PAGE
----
Hey hunters, here’s a question for you: On a scale of 0-3, how strongly do you agree with this statement “Seeing an animal injured or in pain doesn’t bother me in the slightest.” If your answer was 3, do society a favor and get yourself fitted for a straightjacket and a Hannibal Lector hockey mask, because that was one of the top questions from the “How-to-tell-if-you-are-a-psychopath” …
A great photo gallery!
Curated by Stillmind
August 3rd -2011-
- Have you always dreamed of becoming the next great National Geographic photographer, traveling on assignment to some of the world’s most exotic and exciting destinations? Well here’s your chance to learn from the pros and get one step closer to realizing your goal. Beginning in September, our popular photography seminar series returns. At these day-long events, hear from National Geographic Travelerphotographers as they share tips and advice about these topics: Using Light to Make Powerful Images; Putting the WOW in Your Nature and Outdoor Photography; A Passion for Travel: Photos That Tell the Story; and Becoming a Versatile Travel Photographer. Sign up today through August 7 using the coupon code EARLY10 to receive 10 percent off your registration.
The first seminar doesn’t begin until September, so in the meantime we asked Travelerphotographer Ralph Lee Hopkins to give us a sneak peek into his fall lecture, Becoming a Versatile Travel Photographer. Here’s what Ralph had to say about mastering the art of travel photography:
Intelligent Travel: Your seminar is about becoming a versatile travel photographer by learning to shoot all the different elements of a travel story: portraits, architecture, festivals and celebrations, landscapes and cityscapes. Does having to capture all these different elements make shooting a travel story easier or harder? What element do you prefer to shoot?
Ralph Lee Hopkins: Shooting all the different elements of a story is what makes travel photography so much fun. Obviously, some subjects are more challenging to capture than others. I find photographing people, for example, to be the most difficult to do well. Photographing people requires finding approachable people in a pleasing situation in good light. That takes a lot of time and effort and being out at different times of day when people are out and about and things are happening. I’m most comfortable shooting landscapes and wildlife, but I also enjoy photographing festivals and celebrations with all the different photo opportunities.
What is your favorite piece of equipment or accessory that you’ll never be caught without while on assignment?
Interesting question, since I rely on my gear almost on a daily basis. I guess I would have to say my 24-105mm lens is the one piece of equipment I can’t live without (attached to a camera body of course). The 24-105 is the most versatile lens and my workhorse for photographing people, landscapes, and for aerial photography.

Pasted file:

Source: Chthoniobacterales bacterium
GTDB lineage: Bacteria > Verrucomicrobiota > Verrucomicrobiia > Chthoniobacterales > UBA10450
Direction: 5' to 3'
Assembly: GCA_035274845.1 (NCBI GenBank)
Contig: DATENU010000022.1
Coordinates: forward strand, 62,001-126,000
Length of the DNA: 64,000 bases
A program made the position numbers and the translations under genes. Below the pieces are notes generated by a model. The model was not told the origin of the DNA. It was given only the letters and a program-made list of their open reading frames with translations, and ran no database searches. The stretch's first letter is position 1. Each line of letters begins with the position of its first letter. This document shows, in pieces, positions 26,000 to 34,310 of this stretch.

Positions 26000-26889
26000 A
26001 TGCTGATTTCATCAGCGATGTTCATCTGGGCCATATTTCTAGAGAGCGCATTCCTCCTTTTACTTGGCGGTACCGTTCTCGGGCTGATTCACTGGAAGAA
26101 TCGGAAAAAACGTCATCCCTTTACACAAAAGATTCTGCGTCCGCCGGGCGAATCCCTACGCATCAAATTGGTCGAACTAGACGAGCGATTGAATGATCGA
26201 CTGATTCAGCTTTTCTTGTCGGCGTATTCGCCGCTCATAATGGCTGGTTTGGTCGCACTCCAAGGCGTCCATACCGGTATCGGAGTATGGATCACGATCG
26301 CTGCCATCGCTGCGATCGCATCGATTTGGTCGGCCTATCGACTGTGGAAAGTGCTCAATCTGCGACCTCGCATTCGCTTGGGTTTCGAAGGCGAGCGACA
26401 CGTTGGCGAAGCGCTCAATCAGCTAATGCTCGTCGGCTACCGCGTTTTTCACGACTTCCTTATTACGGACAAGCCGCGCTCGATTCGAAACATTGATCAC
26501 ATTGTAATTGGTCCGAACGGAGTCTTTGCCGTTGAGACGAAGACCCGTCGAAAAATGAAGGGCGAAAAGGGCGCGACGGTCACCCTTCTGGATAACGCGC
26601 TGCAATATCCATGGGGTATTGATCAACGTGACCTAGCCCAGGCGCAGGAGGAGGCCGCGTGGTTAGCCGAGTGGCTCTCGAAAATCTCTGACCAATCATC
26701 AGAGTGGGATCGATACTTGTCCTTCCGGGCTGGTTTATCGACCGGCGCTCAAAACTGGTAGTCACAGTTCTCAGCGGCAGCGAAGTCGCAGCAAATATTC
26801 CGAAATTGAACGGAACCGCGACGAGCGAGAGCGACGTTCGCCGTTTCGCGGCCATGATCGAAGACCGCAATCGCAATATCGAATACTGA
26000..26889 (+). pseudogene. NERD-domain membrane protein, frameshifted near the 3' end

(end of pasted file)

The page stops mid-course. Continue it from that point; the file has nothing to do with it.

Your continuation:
What’s the number one thing you want the audience to take away from your seminar?
The major point I want people to take away from the seminar is that, in the end, it doesn’t matter what camera you use, or how much equipment you carry. It’s all about knowing how to use your camera, knowing its strengths and limitations, and being there in the moment, at the right time and the right place, to get the shot. The actual practice of clicking the shutter is the easy part. It’s doing the research, getting to location, and taking the time to find good situations to make images.
Best piece of advice you’ve received as a travel photographer?
The best advice I ever got was from my good friend and colleague Bob Krist who says that, in photography, it’s not your batting average that counts, but whether you get the shot, so shoot to exhaustion and don’t be satisfied thinking that you nailed it. Keep working until the situation is over, or until exhaustion, whichever comes first.
If you could choose your next assignment for Traveler where would it be?
This is a difficult question, since there are still so many great places in the world to visit. Near the top of my list would be driving the Ring Road around Iceland in mid-summer, when the days are long and the sun barely sets, being so close to the Arctic Circle. This 830-mile adventure circumnavigating the island would be the ultimate road trip, and something that anyone could do (with time and money, that is). Iceland has great photographic variety, from rugged coastlines, expansive volcanic landscapes and hot springs, to interesting people and wildlife (puffins, puffins, puffins…).
For more information about Traveler‘s Fall Photo Seminars and to register, visit: www.ngtravelerseminars.com
An amazing human being.